health insurance premiums
I was told by my tax adviser at H & R Block Premium that I could
not list the cost of my health insurance toward the 7.5 percent
of my gross income for a medical deduction. You listed in an answer
to someone's question that you can. Help! My tax person checked
the tax book. Are you in error, or is my tax adviser and her book
P.S. She teaches for H & R Block as well.
Publication 502 clearly states that medical insurance premiums
are a medical expense eligible for deduction as an itemized deduction
subject to reduction by 7.5 percent of your adjusted gross income,
or AGI. The publication states:
can include in medical expenses insurance premiums you pay for policies that cover
medical care. Policies can provide payment for:
surgical fees, X-rays, etc.
- Prescription drugs
of lost or damaged contact lenses
- Membership in an association that
gives cooperative or so-called "free-choice" medical service, or group
hospitalization and clinical care
- Qualified long-term care insurance contracts.
You cannot include premiums you pay for:
Life insurance policies
- Policies providing payment for loss of earnings
- Policies for loss of life, limb, sight, etc.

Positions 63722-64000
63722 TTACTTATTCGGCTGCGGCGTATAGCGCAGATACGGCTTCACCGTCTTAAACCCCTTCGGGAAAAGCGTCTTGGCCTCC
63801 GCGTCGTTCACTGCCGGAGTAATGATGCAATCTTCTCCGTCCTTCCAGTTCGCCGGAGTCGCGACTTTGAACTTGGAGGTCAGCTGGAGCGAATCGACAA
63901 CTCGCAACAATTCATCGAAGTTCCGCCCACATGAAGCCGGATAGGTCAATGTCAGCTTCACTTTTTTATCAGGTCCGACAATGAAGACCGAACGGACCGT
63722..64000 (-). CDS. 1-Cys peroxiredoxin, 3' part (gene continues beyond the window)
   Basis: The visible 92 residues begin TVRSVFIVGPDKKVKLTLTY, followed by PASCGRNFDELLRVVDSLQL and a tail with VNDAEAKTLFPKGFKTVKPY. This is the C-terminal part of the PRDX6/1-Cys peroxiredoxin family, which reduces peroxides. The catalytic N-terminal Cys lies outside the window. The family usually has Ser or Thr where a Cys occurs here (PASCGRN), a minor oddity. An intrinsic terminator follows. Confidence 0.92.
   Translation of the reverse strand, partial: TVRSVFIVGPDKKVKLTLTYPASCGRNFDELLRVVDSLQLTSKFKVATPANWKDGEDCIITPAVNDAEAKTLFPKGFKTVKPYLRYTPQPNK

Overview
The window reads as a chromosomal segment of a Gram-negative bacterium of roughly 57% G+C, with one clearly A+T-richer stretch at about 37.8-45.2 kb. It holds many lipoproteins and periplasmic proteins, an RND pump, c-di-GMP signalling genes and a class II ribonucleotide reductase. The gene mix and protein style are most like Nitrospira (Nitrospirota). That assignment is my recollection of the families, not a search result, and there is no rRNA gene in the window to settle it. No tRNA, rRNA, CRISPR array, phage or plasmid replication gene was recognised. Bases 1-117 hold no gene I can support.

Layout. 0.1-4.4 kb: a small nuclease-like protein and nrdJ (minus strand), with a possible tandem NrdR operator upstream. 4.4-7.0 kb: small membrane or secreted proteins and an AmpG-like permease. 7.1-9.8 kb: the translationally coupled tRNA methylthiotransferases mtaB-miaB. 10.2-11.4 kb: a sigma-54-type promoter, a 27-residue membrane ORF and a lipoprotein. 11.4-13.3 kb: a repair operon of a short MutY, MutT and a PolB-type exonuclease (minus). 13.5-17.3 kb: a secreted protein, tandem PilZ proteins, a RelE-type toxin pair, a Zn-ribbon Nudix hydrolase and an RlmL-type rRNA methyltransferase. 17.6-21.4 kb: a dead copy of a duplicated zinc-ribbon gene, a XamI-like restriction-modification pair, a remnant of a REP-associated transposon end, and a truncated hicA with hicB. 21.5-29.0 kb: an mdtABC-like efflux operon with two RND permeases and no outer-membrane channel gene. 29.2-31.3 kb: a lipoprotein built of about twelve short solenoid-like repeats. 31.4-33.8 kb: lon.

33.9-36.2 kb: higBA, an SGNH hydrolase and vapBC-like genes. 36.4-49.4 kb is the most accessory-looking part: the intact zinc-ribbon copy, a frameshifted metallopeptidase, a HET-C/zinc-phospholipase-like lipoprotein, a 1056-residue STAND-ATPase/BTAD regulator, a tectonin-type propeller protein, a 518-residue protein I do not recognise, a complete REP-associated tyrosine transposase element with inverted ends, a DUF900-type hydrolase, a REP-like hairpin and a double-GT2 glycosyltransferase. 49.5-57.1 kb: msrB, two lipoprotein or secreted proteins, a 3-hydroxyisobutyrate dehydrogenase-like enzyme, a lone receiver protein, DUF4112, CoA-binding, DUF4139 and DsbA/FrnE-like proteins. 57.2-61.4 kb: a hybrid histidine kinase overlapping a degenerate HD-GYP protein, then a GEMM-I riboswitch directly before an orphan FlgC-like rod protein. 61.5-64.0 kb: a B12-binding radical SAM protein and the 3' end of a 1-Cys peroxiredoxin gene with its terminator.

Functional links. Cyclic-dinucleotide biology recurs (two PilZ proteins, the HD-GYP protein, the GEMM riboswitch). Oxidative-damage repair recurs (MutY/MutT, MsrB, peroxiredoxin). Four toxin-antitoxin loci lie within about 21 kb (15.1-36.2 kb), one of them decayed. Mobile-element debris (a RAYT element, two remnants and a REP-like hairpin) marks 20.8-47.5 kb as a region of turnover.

Policies that pay you a guaranteed amount each week for a stated number of weeks
if you are hospitalized for sickness or injury
- The part of your car insurance premiums that provides medical
insurance coverage for all persons injured in or by your car,
because the part of the premium for you, your spouse and your
dependents is not stated separately from the part of the premium
for medical care for others.
Since this is pretty basic stuff, I'm going to assume
that there are maybe some facts that you did not describe to me
but that your adviser is aware of. Your deduction may or may not
be allowed depending on how you pay for your health insurance. If
you're an employee and your health insurance premiums are paid under
a cafeteria-plan arrangement, then these are pretax dollars and
would not count as a medical expense in reaching the 7.5 percent
of AGI. In other words, since the medical premiums paid under a
cafeteria plan are not considered wages to you (they are not included
in your Form W-2), you can't double dip by claiming a deduction.
Alternatively, if you're self-employed or a shareholder
in an S corporation, or partner in a partnership, the medical insurance
premiums should be claimed as an adjustment to gross income on Line
29 of Form 1040. This treatment is more beneficial than claiming
the medical insurance premiums as an itemized medical expense deduction.
If the exceptions above do not apply, then I suggest
that you ask your adviser to get a second opinion from someone else
in the office. If you're still not satisfied, re-evaluate your relationship
with the preparer.